The Canadians in the Italian campaign: The Battle of the Melfa River, Liri Valley



The Battle of the Melfa River & the heroic deeds of Maj John Mahony VC


After the fall of the Gustav line and the liberation of Monte Cassino the Canadians were ordered to advance through the Liri Valley and break the last german defensive line: the Adolf Hitler Line.


If you visit the Liri Valley where the breakthrough and breakout occurred, the challenges faced by the Canadians will be readily apparent. The town of Aquino located some 6 miles north of Cassino straddles a creek bed—the Forme d’Aquino—a kilometre south of Highway 6 and three kilometres from the seemingly vertical mass of Mount Cairo. The hole in the Hitler Line that 1st Canadian Div. punched through on 23rd May 1944 was a kilometre south of the town, and it was within visual as well as artillery range. In 1944, the narrow roads leading to the Melfa River—the initial objective for 5th Armd. Div.—were simply donkey tracks that passed through enclosed fields containing olive groves and vineyards, and located on frequent and deceptive terraces crossed by razor-backed ridges. Cross-country movement was further hampered by gullies and irrigation ditches.


The Battle of the Melfa Crossing of 24 May 1944, was a hard-fought action of the 5th Canadian Armoured Division, during the exploitation of the 1 Canadian Infantry Division's rupture of the Hitler Line. In this legendary river-crossing, the reconnaissance troop of the Lord Strathcona's Horse and a small group of infantry from the Westminster Motorized Regiment scraped out a small bridgehead and sustained several armoured counterattacks which failed to eject the force.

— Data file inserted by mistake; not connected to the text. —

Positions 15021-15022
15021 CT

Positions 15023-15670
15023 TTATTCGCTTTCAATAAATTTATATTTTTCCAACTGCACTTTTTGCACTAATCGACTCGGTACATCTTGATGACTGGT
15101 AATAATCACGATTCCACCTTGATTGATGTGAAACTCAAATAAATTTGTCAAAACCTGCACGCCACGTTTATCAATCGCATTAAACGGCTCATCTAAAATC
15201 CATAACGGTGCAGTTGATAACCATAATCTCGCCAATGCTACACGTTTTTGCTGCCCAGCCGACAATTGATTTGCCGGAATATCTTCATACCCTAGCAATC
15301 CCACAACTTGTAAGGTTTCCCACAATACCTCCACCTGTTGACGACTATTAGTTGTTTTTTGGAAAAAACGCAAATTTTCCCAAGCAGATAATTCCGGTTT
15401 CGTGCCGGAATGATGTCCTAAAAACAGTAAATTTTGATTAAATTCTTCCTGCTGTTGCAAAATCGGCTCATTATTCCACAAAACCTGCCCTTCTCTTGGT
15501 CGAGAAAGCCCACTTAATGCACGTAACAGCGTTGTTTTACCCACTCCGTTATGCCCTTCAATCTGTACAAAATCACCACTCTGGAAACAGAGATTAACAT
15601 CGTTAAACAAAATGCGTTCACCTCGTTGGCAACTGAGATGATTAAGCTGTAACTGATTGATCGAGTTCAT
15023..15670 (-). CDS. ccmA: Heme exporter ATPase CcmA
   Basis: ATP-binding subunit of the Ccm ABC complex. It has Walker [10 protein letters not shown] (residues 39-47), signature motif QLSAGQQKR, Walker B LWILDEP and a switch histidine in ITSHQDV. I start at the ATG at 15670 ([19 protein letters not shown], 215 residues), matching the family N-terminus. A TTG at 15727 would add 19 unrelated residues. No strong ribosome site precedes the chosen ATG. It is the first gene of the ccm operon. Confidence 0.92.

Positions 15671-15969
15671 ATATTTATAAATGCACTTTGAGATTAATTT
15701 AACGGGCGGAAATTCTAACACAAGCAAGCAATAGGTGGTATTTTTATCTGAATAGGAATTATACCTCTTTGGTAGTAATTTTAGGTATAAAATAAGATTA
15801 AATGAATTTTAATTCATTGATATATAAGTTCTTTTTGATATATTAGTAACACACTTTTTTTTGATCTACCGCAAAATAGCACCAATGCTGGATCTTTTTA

On 24 May 1944 Major Mahony led his company across the Melfa River in Italy under heavy artillery fire. His task was to secure a firm bridgehead on the western side of the river, and was part of the operations by 1st Canadian Corps to break through the Adolf Hitler Line. Although threatened by vastly superior forces, Mahony’s company managed to hold the bridgehead for five hours under continuous fire until reinforcements arrived. In two German counterattacks, his men destroyed three enemy self-propelled guns and one tank – a significant feat considering they had no anti-tank guns. Though he suffered three wounds, throughout Mahony was a constant source of inspiration and determination as he tirelessly organized the defence, visited his men in their positions, and personally directed the fire of the light anti-tank weapons on hand. For his exemplary leadership and courage in this action, Major Mahony was awarded the Victoria Cross. 


John Mahony was born in British Columbia in 1911He became a reporter with the Vancouver Province but enlisted when the Second World War broke out. After the war, Mahony stayed in the Canadian army, serving in a number of leadership roles in London, at the Pentagon, and in Edmonton. He retired in 1962 and moved back to London, where he had continued a life of service. He became executive director for Junior Achievement in London. Ill health forced him to retire in 1974. Mahony died in London, Ontario on 15 December 1990.


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